BP 'Manipulating Search Results' on Google Following Oil Spill
BP is being accused of trying to manipulate the search results on
sites like Google and Yahoo, as it attempts to salvage its battered
image following the oil slick in the Gulf of Mexico.
The company is purchasing terms such as "oil spill", "Deepwater
Horizon" and "Gulf of Mexico", so that when a user types these words
into the search engines, the results prominently feature a "sponsored
link" to BP's official page on its response to the spill.
Critics have described BP's move as unethical. Maureen Mackey, a
writer on the Fiscal Times, an online news site, said: "What it
effectively does is that it bumps down other legitimate news and opinion
pieces that are addressing the spill... and \[BP are\] paying big money
The criticism comes as President Obama expressed unease at the
amount of money the company was spending to counter the negative
attention the company has received following the oil spill.
BP has confirmed that its digital teams based in Houston and London,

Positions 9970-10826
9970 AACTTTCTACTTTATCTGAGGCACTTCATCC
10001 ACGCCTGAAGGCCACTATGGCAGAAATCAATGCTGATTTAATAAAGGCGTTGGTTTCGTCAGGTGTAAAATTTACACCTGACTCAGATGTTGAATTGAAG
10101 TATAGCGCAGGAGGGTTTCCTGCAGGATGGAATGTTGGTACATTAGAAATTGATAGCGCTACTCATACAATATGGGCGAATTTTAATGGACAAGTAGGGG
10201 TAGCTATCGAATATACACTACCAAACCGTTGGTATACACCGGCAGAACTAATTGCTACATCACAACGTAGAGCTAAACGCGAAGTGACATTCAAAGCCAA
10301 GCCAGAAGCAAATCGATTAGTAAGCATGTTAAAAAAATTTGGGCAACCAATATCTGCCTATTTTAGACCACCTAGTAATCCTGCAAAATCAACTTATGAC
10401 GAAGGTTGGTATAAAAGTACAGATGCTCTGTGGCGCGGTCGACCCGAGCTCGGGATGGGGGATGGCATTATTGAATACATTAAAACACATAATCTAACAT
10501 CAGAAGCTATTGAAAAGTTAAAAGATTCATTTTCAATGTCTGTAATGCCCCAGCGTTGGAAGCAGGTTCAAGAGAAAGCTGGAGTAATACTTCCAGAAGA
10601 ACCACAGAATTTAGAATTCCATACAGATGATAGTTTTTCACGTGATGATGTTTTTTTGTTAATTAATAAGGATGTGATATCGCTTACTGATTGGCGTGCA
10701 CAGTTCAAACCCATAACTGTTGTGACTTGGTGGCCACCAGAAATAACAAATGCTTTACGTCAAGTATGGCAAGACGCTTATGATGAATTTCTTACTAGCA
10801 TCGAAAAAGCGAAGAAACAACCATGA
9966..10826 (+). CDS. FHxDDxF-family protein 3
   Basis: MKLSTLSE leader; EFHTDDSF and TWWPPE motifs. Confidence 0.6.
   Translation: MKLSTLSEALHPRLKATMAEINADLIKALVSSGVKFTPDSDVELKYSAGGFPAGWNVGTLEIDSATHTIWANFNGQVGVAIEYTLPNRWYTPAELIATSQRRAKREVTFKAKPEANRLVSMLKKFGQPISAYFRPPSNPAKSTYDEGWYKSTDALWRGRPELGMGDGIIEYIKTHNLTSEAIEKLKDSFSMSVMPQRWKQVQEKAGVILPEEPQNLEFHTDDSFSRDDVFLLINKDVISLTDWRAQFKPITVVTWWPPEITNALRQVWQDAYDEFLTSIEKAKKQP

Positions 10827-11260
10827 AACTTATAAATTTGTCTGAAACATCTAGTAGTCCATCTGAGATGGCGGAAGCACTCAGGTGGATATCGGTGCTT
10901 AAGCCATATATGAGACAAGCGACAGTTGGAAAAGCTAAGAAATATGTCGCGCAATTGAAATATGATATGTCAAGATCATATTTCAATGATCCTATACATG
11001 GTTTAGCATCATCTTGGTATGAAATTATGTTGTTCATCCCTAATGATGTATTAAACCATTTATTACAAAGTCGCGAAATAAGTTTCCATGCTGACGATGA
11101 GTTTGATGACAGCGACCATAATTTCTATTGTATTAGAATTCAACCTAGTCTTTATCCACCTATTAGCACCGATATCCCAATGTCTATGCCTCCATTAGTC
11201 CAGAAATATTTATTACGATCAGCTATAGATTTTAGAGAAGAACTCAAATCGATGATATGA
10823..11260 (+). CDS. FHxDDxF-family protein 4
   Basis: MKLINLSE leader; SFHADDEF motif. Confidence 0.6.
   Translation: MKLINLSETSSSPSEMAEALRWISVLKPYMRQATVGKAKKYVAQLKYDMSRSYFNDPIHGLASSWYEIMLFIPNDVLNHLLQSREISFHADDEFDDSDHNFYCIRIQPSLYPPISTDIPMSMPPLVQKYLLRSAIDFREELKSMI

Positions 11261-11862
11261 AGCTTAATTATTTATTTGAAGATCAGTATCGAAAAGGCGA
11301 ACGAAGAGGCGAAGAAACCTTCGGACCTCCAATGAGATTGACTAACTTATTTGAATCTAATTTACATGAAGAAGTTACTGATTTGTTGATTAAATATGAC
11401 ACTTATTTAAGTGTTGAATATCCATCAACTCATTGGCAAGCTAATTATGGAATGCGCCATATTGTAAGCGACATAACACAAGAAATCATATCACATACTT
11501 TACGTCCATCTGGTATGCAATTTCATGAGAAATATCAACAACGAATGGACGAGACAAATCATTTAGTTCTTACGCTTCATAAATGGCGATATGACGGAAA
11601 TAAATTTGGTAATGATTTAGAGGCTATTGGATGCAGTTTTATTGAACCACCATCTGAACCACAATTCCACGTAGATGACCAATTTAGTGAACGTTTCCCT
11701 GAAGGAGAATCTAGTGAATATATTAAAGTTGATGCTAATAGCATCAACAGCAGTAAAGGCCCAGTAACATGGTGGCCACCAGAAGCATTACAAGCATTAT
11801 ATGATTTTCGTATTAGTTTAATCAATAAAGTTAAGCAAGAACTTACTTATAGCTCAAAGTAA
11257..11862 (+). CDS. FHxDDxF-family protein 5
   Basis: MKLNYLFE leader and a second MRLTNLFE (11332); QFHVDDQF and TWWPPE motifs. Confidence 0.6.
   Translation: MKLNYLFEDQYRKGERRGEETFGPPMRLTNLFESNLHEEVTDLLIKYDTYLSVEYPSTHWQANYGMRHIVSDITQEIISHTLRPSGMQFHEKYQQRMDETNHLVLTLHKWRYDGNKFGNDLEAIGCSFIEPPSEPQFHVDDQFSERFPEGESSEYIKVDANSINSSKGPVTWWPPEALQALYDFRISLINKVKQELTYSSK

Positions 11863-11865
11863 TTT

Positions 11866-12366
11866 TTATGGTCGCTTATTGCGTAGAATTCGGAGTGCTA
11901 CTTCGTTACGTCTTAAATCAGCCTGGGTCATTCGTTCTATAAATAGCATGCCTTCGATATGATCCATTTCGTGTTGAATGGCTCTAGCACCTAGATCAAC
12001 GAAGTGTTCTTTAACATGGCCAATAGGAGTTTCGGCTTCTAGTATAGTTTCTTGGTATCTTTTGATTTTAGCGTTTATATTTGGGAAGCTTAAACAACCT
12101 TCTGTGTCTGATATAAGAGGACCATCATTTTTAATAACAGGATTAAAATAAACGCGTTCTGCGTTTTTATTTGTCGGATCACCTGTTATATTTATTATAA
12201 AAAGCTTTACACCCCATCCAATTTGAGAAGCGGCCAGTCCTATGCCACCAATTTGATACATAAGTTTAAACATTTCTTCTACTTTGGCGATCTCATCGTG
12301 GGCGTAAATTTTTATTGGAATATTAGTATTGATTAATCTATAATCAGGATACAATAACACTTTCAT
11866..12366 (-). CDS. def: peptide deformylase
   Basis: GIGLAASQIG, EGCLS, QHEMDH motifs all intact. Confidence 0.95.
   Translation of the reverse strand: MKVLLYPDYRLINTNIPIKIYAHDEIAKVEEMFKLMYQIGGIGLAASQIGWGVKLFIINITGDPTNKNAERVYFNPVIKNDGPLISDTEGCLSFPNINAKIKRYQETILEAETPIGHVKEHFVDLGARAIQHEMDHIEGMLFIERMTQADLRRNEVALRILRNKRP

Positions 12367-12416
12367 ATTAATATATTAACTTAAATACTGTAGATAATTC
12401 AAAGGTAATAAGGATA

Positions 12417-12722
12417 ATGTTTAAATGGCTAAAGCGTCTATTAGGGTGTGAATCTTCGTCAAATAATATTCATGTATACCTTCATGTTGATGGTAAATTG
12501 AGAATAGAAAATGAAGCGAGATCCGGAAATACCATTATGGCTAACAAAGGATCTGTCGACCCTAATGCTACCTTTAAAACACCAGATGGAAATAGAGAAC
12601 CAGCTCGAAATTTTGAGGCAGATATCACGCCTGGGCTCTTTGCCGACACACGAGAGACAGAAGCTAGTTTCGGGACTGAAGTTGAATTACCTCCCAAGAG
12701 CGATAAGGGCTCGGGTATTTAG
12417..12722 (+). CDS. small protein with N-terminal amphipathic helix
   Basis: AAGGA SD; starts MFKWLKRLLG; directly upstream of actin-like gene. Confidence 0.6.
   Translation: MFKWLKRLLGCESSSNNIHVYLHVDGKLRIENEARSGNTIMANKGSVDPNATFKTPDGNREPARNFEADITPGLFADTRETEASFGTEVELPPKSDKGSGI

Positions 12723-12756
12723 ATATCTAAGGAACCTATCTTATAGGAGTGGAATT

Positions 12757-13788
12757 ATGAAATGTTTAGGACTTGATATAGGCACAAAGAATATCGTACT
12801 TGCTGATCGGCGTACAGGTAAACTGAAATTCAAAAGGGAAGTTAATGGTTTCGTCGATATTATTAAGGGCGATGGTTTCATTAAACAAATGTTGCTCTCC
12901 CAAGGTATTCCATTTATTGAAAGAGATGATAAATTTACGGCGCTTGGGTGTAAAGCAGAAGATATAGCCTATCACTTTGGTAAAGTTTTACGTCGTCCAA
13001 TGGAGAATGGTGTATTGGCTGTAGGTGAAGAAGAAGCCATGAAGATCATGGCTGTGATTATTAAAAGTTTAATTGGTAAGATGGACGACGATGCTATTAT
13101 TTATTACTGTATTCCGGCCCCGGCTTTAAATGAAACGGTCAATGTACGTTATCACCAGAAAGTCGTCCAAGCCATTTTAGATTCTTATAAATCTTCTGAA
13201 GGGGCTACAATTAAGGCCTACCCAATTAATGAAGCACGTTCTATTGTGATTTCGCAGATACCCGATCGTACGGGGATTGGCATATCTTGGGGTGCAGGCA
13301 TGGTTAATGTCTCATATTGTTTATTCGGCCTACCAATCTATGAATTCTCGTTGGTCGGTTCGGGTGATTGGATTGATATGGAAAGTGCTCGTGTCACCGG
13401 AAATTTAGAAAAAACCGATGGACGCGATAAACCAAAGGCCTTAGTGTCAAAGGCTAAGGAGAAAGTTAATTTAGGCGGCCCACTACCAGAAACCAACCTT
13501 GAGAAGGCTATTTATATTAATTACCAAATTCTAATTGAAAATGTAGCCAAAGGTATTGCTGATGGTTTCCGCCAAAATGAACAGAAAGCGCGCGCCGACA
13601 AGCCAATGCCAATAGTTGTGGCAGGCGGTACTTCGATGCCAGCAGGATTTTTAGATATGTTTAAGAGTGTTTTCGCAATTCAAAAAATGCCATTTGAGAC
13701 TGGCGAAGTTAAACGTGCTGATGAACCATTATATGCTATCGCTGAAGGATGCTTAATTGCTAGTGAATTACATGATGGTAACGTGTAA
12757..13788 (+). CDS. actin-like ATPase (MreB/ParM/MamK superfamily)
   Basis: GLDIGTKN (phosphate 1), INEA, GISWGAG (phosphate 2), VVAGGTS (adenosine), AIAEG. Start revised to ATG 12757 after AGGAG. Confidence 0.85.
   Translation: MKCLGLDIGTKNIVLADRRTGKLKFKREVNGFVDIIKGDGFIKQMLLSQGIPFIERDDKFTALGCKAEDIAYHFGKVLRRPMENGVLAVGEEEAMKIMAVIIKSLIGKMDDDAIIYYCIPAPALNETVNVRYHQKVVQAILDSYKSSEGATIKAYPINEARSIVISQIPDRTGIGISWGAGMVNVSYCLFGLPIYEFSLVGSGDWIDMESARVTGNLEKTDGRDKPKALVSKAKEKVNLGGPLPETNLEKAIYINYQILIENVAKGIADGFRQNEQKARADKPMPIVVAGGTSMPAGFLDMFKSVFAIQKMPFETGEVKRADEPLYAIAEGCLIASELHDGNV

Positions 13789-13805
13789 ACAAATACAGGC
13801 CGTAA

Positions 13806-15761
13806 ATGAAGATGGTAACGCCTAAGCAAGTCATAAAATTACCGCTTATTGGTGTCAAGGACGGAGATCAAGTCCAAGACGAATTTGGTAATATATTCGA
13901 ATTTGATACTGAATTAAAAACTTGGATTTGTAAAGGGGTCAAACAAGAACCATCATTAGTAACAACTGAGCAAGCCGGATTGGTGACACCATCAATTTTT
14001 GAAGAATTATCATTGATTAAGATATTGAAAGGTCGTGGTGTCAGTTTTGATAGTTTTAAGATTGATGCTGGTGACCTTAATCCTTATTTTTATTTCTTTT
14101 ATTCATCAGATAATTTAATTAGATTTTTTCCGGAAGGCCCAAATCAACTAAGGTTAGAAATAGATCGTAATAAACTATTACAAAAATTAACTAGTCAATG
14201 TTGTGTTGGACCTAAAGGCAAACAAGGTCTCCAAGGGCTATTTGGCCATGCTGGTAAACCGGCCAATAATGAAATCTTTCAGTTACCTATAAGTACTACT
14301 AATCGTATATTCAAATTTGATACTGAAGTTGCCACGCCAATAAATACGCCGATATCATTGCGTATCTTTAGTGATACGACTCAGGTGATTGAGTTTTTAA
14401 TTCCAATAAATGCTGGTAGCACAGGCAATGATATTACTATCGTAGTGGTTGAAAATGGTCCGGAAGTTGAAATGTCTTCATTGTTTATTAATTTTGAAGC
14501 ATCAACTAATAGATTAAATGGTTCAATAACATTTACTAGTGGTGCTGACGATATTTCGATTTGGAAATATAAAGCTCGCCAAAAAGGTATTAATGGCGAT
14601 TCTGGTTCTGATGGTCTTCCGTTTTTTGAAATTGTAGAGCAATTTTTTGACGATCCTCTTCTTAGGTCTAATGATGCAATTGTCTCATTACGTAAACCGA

together with the company's marketing executives, are currently engaged
in buying search terms.
The company sought to downplay the strategy, saying that it was
aimed at helping those most affected by the spill, by providing accurate
information on the correct forms to fill in and key people to contact.
When a user types any term into Google, the search engine returns
the most relevant internet links relating to that term. In addition,
companies can bid against each other, so that their advert also appears
in the search results. These "sponsored links" are clearly distinguished
and can appear above or alongside normal search results.
Groups can bid pennies or thousands of pounds for a search term, but
the highest bid does not necessarily win. Google demands that adverts
are "relevant" - for example, that the link is proven useful as many
people have clicked on it.
BP have not revealed how much buying search terms such as "oil
slick" has cost the firm. Companies are charged "per click", meaning the
more people click on the adverts, the more it will cost the firm. The
New York marketing analyst Scott Slatin, who specializes in search
engines, has estimated that BP is paying search engines over $10,000 a
day to "own the top positions".
Other analysts say that the move is a legitimate tactic that has
been used successfully by other organisations in crises.
As the importance of the internet has grown, companies have
increasingly tried to control their public image through buying
advertising on search engines. Political parties across the world,
include the Conservative Party during this years general election, have
bought key search terms to ensure their messages are at the top of
search engine results